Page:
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Digital video is a medium that is now available to almost everyone. It can be captured on anything from a mobile phone to a high-definition camera, and published anywhere from YouTube to Blu-ray discs. In Premiere Elements 4 Essential Training, Adobe Certified Instructor Chad Perkins explores all the video editing capabilities of Premiere Elements 4. Chad starts with a real-world sample project, then covers techniques for importing and editing video; and adding effects, transitions, and animation. He concludes with a final project incorporating all the steps, including exporting and posting. Exercise files accompany the course.
For this segment we're going to be using the Trimming Project found in the Chapter 4 folder. I am pumped. We finally get to talk about trimming video. We talk about trimming video, editing video, cutting video. Those three terms, Trimming, Editing and Cutting, typically are used interchangeably; they mean the same thing. When Trimming is mentioned it typically refers to cutting off the ends of the video. That's what we're going to talk about here. In this movie specifically we're going to look at how to edit in the Sceneline. In the next movie we're going to look at the Timeline, but for now we're going to stick to the Sceneline.
Now I have my clip of the Komodo dragon here. We looked at this a little bit earlier in this chapter. You will notice if I select this video by clicking on it, it's get a blue glow around it. This is very important. Once a clip is selected then you see these little brackets at the beginning and at the end of the video clip in this mini Timeline here. If I click in the Sceneline away from this clip to deselect it, those brackets go away. So again click the first clip to select it and have its little brackets here show up in the mini Timeline.
These brackets represent the in point or in other words beginning of the clip and also the out point or in other words the end of the clip. Again this is about three, three-and-a-half seconds of this Komodo dragon just sitting there, and at one point is this really cool, sly reptilian head turn. Right about there, and then it's over, and then he sits there for another 20 or so seconds and it's just boring as can be. So what we want to do is eliminate all the boring stuff and keep just a few seconds of his cool head turning. So first of all we need to do is use the navigational tools we covered in the last movie to find the right spot right before he turns his head, and that is right about three seconds in, right about there.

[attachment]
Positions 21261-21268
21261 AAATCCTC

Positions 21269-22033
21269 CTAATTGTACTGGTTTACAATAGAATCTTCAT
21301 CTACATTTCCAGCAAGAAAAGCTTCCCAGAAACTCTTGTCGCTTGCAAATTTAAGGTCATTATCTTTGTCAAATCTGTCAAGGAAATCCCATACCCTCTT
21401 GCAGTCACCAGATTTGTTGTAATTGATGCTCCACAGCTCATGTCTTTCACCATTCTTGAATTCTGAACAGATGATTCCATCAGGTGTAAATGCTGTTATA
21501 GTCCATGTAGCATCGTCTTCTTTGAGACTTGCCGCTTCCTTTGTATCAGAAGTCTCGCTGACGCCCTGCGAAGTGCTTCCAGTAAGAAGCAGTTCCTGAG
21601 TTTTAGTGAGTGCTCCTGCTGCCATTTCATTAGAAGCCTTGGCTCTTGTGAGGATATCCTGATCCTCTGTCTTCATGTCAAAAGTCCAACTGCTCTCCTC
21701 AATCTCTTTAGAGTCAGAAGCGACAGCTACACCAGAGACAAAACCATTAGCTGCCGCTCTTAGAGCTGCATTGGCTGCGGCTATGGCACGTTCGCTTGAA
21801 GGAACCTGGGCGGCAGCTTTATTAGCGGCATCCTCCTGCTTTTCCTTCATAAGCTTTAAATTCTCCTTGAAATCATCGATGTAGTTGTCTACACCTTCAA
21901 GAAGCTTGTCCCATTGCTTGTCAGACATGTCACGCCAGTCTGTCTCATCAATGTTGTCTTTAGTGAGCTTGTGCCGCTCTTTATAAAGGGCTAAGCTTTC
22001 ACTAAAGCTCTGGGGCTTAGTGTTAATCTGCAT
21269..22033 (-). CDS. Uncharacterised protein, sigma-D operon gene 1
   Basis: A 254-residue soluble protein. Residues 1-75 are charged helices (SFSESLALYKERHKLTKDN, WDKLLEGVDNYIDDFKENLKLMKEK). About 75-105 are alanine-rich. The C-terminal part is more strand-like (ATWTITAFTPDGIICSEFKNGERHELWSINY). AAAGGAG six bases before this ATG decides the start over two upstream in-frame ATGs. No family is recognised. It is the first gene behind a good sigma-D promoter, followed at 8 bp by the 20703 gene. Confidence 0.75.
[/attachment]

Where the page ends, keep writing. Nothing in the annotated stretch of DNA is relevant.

So the way that we chop off all of this garbage at the beginning is by grabbing that little bracket at the left and dragging to the right. Now you'll notice as we drag here a couple of things are happening. Number one, the area on the left here that's going to be trimmed out and cut away is turning red. Another thing that's happening is that the video in the Monitor panel is changing to show us where the new in point will be, in other words the new beginning of our clip. A third thing that's happening is that, if I let go with my cursor here, this little timecode area is changing to show us where in time the new beginning will be.
So I click and drag again, it resets itself because now it's saying that I'm dragging and I have basically eliminated one second from the beginning. So I'm going to drag this all the way to the Current Time Indicator and maybe right about there and let go. Let's do the same thing with the end of the clip, the out point, click and drag that right bracket to the left, and let's keep dragging until we see his head turn. OK, that's too far, his head is already turning, so we want to go right about there and let go.
Now if you want to re-center everything, sometimes what I like to do is click away from the clip and then click on the clip again and that will kind of re-center here. So now if I hit the Page Down key to jump to the end of this clip, we could see that we basically have one second and ten frames. Maybe that's a little bit too quick. So we've got the head turn, actually that's look pretty good. Now if you ever found that you cut off too much, it's OK. First of all you haven't ruined or even touched the original clip at all. All Premiere is keeping track of is your changes that you made.
It's not hurting or adjusting the original clip whatsoever. As a matter of fact let's say I trimmed off too much of the end. I can just grab this right bracket here, the out point bracket and just drag it to the right, and look at that. Let go and my clip is restored. So in the editing biz, it refers to this as non-destructive. Nothing is hurt, nothing has really been damaged. You can go back at any time and restore that missing information. And it's really just that easy, folks. If you want to cut off the end or beginning of a clip, that's all there is to it.
Next we're going to look how to do the same thing in the Timeline.
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